Sunbathing…

Adventures-of-Algy-050317.jpg

Algy hopped over to a denser patch of Marram grass, and made himself comfortable on a bed of the long, curving stems. It felt almost warm, tucked in there among the dry grasses of the sand dunes, and Algy began to doze happily in the sunshine, while the waves played merrily on the beach in front of him.

Blue!

Adventures-of-Algy-040317b.jpg

Algy put down his book of poetry for a moment and gazed at the scene in front of him, then looked up at the sky. It was BLUE! A beautiful, clear, deep, wonderful blue…

The west coast of the Scottish Highlands experiences more dismal, grey, totally overcast and cloudy skies than most places in the world, but when the clouds do blow away Algy feels an amazing sense of relief, and a delightfully happy experience of blueness. He cannot understand why the colour blue has come to be associated with misery and depression when a clear blue sky and a deep blue sea are among the most beautiful aspects of the world 🙂

Algy hopes you will all have a happily blue weekend xo

World Book Day… in the UK…

Adventures-of-Algy-020317.jpg

World Book Day is celebrated on 23rd April in most countries of the world, but not in the idiosyncratic “UK”, because there the 23rd April is reserved for St. George, the patron saint of England…

However, as Scotland (whose own patron saint is St. Andrew not St. George) is still officially part of the UK at the present time, Algy thought that it provided as good an excuse as any to spend a happy afternoon reading in the sunshine 🙂 So he tucked himself in among the spiky grasses on the warm sand dunes, and opened his book of “Poems of the Sea”. Just a hop and a flutter away in front of him, Algy could see the waves dancing and sparkling on the beach, with the whole expanse of the wide, blue ocean with its mysterious world beneath, and as he turned back to his book he read:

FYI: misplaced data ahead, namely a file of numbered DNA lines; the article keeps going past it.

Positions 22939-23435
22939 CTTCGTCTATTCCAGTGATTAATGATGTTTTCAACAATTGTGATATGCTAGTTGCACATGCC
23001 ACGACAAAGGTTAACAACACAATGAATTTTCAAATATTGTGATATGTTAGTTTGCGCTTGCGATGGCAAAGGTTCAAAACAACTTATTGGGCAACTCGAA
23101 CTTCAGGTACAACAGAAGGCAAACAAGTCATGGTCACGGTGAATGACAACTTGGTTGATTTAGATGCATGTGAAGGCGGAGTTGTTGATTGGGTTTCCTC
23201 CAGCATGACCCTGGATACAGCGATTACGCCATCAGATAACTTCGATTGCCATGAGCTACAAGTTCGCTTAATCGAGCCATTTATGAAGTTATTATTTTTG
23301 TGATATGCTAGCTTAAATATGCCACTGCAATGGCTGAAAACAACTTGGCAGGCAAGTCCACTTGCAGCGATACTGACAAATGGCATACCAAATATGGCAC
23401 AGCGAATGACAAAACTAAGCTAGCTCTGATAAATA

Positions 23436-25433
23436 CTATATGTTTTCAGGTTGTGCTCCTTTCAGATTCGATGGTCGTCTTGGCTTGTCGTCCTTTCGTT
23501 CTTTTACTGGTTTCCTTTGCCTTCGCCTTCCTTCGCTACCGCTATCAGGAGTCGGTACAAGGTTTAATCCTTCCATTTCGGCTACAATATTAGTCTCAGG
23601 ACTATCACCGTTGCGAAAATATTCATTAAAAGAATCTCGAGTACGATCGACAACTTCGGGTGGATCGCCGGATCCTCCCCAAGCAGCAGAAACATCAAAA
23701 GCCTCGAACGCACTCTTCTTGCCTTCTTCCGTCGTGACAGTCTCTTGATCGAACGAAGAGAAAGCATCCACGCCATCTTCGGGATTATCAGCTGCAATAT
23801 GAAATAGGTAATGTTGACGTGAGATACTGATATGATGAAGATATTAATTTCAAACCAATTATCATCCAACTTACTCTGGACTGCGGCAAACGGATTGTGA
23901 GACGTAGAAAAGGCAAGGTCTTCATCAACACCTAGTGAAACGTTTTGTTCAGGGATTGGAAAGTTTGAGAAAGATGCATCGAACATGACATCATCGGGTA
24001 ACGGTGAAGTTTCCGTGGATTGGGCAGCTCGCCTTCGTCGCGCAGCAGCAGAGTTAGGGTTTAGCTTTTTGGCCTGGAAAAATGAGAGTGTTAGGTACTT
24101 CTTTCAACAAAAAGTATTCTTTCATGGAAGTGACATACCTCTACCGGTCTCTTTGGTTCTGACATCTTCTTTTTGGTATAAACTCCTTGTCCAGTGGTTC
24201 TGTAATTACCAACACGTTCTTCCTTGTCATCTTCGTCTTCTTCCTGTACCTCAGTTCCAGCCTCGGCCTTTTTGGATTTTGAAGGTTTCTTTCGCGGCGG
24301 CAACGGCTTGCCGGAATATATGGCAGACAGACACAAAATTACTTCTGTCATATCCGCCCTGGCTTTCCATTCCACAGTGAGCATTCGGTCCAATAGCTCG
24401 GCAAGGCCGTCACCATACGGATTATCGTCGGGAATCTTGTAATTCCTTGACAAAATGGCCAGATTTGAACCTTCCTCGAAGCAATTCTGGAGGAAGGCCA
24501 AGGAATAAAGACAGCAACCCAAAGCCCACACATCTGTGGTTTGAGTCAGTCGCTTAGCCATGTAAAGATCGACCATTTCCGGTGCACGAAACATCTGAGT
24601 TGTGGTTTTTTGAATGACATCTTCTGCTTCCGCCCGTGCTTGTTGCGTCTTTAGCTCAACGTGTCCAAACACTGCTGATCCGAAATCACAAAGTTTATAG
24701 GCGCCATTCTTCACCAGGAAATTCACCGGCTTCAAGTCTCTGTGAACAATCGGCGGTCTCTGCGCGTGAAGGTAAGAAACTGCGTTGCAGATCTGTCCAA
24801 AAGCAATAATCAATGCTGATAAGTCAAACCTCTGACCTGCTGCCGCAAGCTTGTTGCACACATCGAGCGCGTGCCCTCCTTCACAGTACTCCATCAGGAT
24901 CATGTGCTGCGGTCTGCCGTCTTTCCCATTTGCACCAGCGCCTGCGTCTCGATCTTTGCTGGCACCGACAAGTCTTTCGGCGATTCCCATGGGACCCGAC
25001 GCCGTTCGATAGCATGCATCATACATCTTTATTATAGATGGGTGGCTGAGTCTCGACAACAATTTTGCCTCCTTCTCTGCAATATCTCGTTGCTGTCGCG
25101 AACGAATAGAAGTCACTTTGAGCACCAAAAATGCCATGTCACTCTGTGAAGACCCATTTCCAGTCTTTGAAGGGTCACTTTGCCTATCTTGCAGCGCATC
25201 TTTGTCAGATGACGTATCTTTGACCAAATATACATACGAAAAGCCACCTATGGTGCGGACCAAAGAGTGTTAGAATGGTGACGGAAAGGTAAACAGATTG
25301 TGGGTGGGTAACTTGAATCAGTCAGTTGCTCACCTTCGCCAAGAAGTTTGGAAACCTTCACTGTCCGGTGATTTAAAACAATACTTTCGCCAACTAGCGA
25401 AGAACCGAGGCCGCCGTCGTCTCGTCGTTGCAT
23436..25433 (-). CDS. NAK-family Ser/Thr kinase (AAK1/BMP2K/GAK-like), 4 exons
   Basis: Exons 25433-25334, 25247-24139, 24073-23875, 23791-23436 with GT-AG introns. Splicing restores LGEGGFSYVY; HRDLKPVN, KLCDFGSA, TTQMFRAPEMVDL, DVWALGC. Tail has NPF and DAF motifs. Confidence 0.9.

The world below the brine,
Forests at the bottom of the sea, the branches and leaves,
Sea-lettuce, vast lichens, strange flowers and seeds, the thick tangle, openings, and pink turf,
Different colors, pale gray and green, purple, white, and gold, the play of light through the water,
Dumb swimmers there among the rocks, coral, gluten, grass, rushes, and the aliment of the swimmers,
Sluggish existences grazing there suspended, or slowly crawling close to the bottom,
The sperm-whale at the surface blowing air and spray, or disporting with his flukes,
The leaden-eyed shark, the walrus, the turtle, the hairy sea-leopard, and the sting-ray,
Passions there, wars, pursuits, tribes, sight in those ocean-depths, breathing that thick-breathing air, as so many do,
The change thence to the sight here, and to the subtle air breathed by beings like us who walk this sphere,
The change onward from ours to that of beings who walk other spheres.

[Algy is reading the poem The World Below the Brine by the 19th century American poet Walt Whitman.]

Sea Fever

adventures-of-algy-050215b

The weather had changed and the day was bright, albeit with masses of grey clouds hurrying across the sky, but the wind was icy and much too strong for comfort, so Algy decided to spend some time looking back through his past adventures… and happened upon this GIF from early February two years ago, when conditions were evidently very similar…

And as the keen wind whistled through his feathers and froze the tip of his beak, Algy thought to himself: